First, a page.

A federal judge says a group of lawyers must demonstrate why they should be allowed to collect more than $300,000 in attorney fees for their work representing clients who withdrew a potential class action against generic drug manufacturer Akorn Inc. over its attempted sale to German pharmaceutical company Fresenius.
On Sept. 25, U.S. District Judge Thomas M. Durkin ordered the plaintiffs’ attorneys to file a brief by Nov. 1 addressing arguments made by a prominent legal reform advocate that the attorneys’ request for fees should never have been allowed under a standard set by the U.S. Seventh Circuit Court of Appeals.
“… The Seventh Circuit has clearly and repeatedly stated that attorneys’ fees awards for disclosure suits like this are generally ‘no better than a racket’ that ‘should be dismissed out of hand,’ unless the disclosures achieved are ‘plainly material,’” Durkin wrote, quoting language from the Seventh Circuit’s 2017 decision in the action docketed as In re Walgreen Co. Stockholder Litigation.
Ted Frank | Center for Class Action Fairness
“Accordingly, the Court will exercise its inherent powers to police potential abuse of the judicial process - and abuse of the class mechanism in particular - and require plaintiffs’ counsel to demonstrate that the disclosures for which they claim credit meet the Walgreen standard.”
Failure to show their lawsuits can hold up under that standard could result in the judge ordering them to give up the payments, Durkin said.
The matter had landed in court in 2017, when plaintiffs, identified as Shaun House, Robert Carlyle and Demetrios Pullos, filed suit against Akorn, asserting the company had misled investors by failing to “disclose certain material information that is necessary for shareholders to properly assess the fairness” of Fresenius’ proposed acquisition of the Lake Forest-based Akorn.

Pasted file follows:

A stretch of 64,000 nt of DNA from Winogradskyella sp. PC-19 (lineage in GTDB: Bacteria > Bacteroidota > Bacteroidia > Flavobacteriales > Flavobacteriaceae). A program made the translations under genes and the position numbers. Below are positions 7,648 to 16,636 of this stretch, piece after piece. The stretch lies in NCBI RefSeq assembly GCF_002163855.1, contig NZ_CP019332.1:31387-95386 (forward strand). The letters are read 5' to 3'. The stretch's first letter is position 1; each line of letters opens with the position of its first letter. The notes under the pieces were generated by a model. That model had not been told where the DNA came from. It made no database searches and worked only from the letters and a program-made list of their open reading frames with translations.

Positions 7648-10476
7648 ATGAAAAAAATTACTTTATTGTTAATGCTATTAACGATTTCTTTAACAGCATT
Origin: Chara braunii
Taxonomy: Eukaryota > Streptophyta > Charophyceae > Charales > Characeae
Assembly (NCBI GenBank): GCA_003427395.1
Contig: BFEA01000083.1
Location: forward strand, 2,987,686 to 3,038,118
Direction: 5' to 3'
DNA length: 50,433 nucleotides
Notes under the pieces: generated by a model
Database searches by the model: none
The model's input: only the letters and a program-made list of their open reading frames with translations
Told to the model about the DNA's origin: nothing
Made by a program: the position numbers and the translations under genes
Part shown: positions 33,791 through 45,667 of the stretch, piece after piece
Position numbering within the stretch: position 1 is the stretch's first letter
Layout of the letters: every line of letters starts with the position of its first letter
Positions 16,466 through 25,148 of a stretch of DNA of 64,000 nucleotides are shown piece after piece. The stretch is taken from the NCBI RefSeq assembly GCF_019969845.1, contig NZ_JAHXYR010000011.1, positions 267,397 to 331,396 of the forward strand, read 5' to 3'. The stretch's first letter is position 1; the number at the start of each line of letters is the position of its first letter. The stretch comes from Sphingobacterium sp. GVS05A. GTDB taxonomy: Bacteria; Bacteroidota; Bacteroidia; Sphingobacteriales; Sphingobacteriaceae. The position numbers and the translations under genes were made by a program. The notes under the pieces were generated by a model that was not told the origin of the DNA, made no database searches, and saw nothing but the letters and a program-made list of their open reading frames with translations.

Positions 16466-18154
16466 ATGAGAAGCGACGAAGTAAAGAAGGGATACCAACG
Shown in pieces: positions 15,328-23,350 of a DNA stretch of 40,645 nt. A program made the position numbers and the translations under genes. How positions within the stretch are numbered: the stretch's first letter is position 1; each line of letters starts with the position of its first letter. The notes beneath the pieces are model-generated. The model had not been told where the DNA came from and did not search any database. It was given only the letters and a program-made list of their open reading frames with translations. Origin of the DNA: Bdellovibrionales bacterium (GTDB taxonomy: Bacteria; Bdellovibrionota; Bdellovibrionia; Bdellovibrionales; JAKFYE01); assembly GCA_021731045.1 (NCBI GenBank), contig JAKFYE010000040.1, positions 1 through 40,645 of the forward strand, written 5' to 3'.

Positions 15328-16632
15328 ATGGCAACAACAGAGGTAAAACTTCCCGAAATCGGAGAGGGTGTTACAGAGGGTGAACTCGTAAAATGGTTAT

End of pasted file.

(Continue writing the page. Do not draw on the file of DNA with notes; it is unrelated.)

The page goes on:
The action came amid a spate of lawsuits against Akorn, ostensibly on behalf of shareholders, launched in the wake of the announcement of the proposed Fresenius deal.
One such shareholder class action, asserting Akorn exaggerated revenue by $38 million in financial statements, press releases and U.S. regulator filings, resulted in a $24 million settlement deal, which included more than $6 million for the plaintiffs’ lawyers.
In this instance, House and his co-plaintiffs asserted the company’s proxy statement, filed with the U.S. Securities and Exchange Commission, included “incomplete and misleading information,” including “financial projections” for Akorn, “valuation analyses” performed for Akorn by JP Morgan and a lack of disclosure of “potential conflicts of interest JP Morgan faced as a result of its prior dealings with parties on both sides of the merger,” according to House’s class action lawsuit, filed in June 2017.
In the wake of the lawsuits, Akorn revised its proxy filing, which Durkin noted “mooted” the plaintiffs claims and resulted in an agreement to dismiss the cases. As part of that agreement, the plaintiffs lawyers were to receive $322,000 in attorney fees.
However, those fees drew the objection of Ted Frank, director of the Center for Class Action Fairness at the Competitive Enterprise Institute, who also owned 1,000 shares of Akorn stock. In his objections, Frank asked the judge to allow him to intervene, asserting the lawsuits hurt Akorn and its shareholders, costing the company money unnecessarily. He further argued the attorney fee requests don’t hold up under the Seventh Circuit’s Walgreen standard, because the disclosures in the proxy statement, which formed the basis of the lawsuits from House and his co-plaintiffs, don’t involve disclosures that were “plainly material” to the Akorn-Fresenius merger and acquisition.
While Judge Durkin refused Frank’s request to intervene as a litigant, the judge said the plaintiffs’ attorneys must address Frank’s contentions concerning the Walgreen decision before allowing the attorneys to keep their fees.
House and his co-plaintiffs are represented by attorneys Lewis S. Kahn, of the firm of Kahn Swick & Foti LLC, of Madisonville, La., Christopher J. Kupka, of Levi & Korsinsky, of New York, and Paul D. Malmfeldt, of Blau & Malmfeldt, of Chicago.